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2 weeks 2 days ago #19059 by porthawk
Tait is doing a quick profile of Devon Dotson, Quentin Grimes and David McCormack.

Here are the ones for Dotson and Grimes. When the McCormack one comes out, I'll post that here.


Devon Dotson: www2.kusports.com/weblogs/tale-tait/2018...sas-pg-devon-dotson/

Quentin Grimes: www2.kusports.com/weblogs/tale-tait/2018...s-sg-quentin-grimes/
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2 weeks 2 days ago #19061 by murphyslaw
A bonus from the comments: I found out what "drop a dime" meant!
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2 weeks 1 day ago #19063 by HawkErrant

murphyslaw wrote: A bonus from the comments: I found out what "drop a dime" meant!


Ah, but that is the new usage of the phrase as it relates to basketball (and perhaps to other sports that track "assists"), where it it s good thing.

The old usage? You wouldn't want people to discover your were "dropping dimes" on them.

Excerpt from What is a "Dime" in the NBA?:
Why is an assist called a dime?
The origin of a basketball assist being called a dime isn’t readily known. There are a variety of theories, but the most common assumption is that it came from earlier times when pay phones were available across the US. When payphones were most popular (long before cell phones were the norm) it cost a dime to make a phone call. If one needed to make a phone call, it was common for that person to ask, “does anyone have a dime?” In this sense, “dropping a dime” or giving someone a dime was assisting someone to make a phone call. Most people believe this phrase ended up transferring over to the NBA as helping a teammate make a basket.

Although “dropping a dime” is considered a positive move for basketball, it doesn’t always have positive connotations when used in other circumstances. For example, “dropping a dime” is a way to label a person a snitch or someone who tells on another person. Again, the reference to making a phone call is used as when someone tells (calls) authorities to inform someone has broken the law, thus snitching on them.

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And here's a nice write up from Quora.com on the original meaning of the phrase, which dates back to the mid-20th Century when it cost a dime to make a local call at a pay phone --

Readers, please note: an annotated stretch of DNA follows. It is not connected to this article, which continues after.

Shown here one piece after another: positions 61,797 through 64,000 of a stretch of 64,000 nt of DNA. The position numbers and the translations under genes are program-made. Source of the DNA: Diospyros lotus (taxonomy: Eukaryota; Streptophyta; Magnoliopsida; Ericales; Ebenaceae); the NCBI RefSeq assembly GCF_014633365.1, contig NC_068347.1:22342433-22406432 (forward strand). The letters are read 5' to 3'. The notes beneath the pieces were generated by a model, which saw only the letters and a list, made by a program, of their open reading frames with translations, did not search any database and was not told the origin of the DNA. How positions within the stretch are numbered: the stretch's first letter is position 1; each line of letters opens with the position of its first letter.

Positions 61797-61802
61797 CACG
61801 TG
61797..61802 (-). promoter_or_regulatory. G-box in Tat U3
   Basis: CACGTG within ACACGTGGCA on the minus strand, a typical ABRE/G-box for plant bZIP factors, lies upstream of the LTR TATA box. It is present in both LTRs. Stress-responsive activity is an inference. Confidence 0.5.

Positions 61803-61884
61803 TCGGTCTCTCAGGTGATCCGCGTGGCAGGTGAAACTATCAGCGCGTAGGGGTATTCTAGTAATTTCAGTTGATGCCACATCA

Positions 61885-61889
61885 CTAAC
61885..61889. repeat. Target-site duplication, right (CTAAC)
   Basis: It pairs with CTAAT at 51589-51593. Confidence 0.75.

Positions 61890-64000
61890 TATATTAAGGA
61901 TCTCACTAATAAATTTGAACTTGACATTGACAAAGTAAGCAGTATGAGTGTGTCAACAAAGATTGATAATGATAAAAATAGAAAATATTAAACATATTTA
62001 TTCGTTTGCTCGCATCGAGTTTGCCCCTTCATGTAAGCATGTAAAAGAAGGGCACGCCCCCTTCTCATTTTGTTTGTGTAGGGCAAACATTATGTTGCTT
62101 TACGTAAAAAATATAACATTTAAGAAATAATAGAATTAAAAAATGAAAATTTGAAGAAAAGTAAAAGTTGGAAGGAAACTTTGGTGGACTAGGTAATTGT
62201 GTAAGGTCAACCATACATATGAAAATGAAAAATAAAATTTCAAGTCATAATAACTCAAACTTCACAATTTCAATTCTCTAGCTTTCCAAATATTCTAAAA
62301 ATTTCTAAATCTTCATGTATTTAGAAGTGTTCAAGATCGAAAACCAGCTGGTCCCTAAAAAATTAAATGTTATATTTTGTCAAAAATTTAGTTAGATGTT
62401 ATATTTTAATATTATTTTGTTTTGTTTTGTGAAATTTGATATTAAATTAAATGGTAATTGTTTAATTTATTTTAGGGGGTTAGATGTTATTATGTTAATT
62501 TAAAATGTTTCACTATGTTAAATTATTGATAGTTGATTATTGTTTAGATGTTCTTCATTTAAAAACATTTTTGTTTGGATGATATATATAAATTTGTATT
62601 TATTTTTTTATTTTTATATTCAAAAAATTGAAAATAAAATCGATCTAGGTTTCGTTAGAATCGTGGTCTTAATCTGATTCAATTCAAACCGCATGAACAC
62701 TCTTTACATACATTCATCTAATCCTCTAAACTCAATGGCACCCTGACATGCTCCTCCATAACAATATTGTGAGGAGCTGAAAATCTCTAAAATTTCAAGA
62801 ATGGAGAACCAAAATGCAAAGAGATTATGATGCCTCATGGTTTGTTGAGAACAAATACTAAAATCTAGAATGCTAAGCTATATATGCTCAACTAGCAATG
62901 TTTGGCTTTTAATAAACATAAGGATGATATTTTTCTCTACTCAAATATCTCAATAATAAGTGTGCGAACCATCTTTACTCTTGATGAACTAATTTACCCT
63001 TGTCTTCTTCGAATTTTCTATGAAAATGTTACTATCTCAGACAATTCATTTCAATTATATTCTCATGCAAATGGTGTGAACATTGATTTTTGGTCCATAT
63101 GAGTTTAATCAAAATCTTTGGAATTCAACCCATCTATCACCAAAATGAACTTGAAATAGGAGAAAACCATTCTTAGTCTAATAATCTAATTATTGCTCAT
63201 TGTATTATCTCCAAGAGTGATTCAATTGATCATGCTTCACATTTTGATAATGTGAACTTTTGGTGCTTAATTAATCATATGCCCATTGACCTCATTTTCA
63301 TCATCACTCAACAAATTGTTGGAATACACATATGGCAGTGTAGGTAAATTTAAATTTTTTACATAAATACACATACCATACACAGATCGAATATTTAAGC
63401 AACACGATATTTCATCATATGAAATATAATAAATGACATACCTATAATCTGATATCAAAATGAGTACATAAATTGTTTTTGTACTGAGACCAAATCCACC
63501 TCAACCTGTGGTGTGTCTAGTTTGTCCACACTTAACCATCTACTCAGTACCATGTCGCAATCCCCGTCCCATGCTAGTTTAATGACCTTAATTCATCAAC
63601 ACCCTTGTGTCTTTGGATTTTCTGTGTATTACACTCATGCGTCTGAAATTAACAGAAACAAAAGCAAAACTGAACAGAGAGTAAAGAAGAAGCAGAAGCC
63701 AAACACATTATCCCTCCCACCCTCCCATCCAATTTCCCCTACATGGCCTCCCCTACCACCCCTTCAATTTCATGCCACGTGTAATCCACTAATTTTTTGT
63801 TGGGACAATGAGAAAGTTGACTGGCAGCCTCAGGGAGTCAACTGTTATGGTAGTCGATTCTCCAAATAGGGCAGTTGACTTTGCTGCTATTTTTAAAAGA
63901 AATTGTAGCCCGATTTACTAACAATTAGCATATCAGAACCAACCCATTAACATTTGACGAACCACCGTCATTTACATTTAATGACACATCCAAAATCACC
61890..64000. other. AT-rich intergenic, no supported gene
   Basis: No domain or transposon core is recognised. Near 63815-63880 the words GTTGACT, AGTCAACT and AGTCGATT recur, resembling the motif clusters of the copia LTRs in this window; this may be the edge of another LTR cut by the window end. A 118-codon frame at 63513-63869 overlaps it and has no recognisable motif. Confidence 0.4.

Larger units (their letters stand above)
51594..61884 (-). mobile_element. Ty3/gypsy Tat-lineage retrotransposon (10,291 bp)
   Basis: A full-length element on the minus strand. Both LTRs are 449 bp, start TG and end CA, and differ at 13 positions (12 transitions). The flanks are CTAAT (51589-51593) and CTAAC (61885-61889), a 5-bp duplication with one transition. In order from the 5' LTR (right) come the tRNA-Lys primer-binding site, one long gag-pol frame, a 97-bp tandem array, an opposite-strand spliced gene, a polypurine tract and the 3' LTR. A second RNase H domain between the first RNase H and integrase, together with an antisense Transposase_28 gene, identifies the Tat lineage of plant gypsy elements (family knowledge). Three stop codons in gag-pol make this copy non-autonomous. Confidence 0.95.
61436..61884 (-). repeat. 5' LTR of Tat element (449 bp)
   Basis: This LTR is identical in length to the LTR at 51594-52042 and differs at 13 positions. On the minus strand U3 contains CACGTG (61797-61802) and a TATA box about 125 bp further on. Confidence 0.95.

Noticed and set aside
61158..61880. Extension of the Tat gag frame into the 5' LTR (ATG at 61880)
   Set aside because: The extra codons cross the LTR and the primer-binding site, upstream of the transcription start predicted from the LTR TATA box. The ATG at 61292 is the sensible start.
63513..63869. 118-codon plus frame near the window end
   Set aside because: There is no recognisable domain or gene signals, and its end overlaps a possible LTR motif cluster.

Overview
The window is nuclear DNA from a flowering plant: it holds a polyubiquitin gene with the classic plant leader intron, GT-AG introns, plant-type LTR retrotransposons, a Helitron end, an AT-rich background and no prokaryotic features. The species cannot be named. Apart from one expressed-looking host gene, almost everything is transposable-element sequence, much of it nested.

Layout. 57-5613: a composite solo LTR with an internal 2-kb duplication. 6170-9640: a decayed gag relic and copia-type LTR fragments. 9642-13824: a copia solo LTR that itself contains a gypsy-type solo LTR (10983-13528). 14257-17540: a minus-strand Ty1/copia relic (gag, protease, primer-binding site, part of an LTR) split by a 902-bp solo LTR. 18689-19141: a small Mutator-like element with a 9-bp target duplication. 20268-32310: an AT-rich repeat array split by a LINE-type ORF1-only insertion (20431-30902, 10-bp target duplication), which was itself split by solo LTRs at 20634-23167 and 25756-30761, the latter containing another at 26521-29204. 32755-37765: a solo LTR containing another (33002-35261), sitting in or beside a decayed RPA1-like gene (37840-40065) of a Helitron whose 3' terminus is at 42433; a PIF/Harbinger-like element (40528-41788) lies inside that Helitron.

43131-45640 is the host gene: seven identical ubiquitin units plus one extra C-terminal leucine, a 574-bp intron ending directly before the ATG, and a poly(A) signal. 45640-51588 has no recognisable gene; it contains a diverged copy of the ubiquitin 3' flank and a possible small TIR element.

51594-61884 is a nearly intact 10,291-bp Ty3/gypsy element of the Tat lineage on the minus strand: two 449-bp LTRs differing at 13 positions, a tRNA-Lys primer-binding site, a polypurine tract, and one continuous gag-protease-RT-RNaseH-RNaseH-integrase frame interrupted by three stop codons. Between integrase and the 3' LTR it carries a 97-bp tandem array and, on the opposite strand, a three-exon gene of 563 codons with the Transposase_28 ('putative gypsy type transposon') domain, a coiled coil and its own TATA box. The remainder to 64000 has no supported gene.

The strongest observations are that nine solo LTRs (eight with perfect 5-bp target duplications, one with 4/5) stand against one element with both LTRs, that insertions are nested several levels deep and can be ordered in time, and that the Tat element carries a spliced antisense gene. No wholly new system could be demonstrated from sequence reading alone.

Mark Kulka, former Social Worker for 30 years
Answered Nov 19 2017 · Author has 637 answers and 166.8k answer views
To drop a dime means to surreptitiously report someone to authorities. This is usually done anonymously. It is also known as snitching.

The phrase dates back to the time long before the mobile phone era, when coin-operated pay telephones were commonplace. While a mobile phone today belongs to a person (the owner) who can be identified via phone records, old landlines phones belonged to a place or location.

The distinction may seem obvious, but it is important to keep in mind in order to understand why a public pay phone was the snitch's favorite reporting device. It is almost impossible to trace a specific call originating from a pay telephone located in a public place to a specific person if the caller declines to identify him- or herself.

For several decades spanning the middle of the 20th century the initial charge for a call from a pay phone was 10 cents (a US dime). The coins were inserted into the phone through a slot on the device. Hence “dropping a dime” initially meant simply placing a call from a pay phone. Later on the phrase acquired the special meaning of snitching from a pay phone because that device was used so often by anonymous informants. Finally, the slang phrase came to mean any act of snitching, regardless of the means.

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And to steal from Paul Harvey (geez, I'm showing my age...), "now you know the rest of the story."

“The world is a dangerous place to live, not because of the people who are evil but because of the people who don’t do anything about it” ~Albert Einstein
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2 weeks 1 day ago #19064 by murphyslaw
Velly Intellestink! Thank you!

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2 weeks 1 day ago #19065 by porthawk
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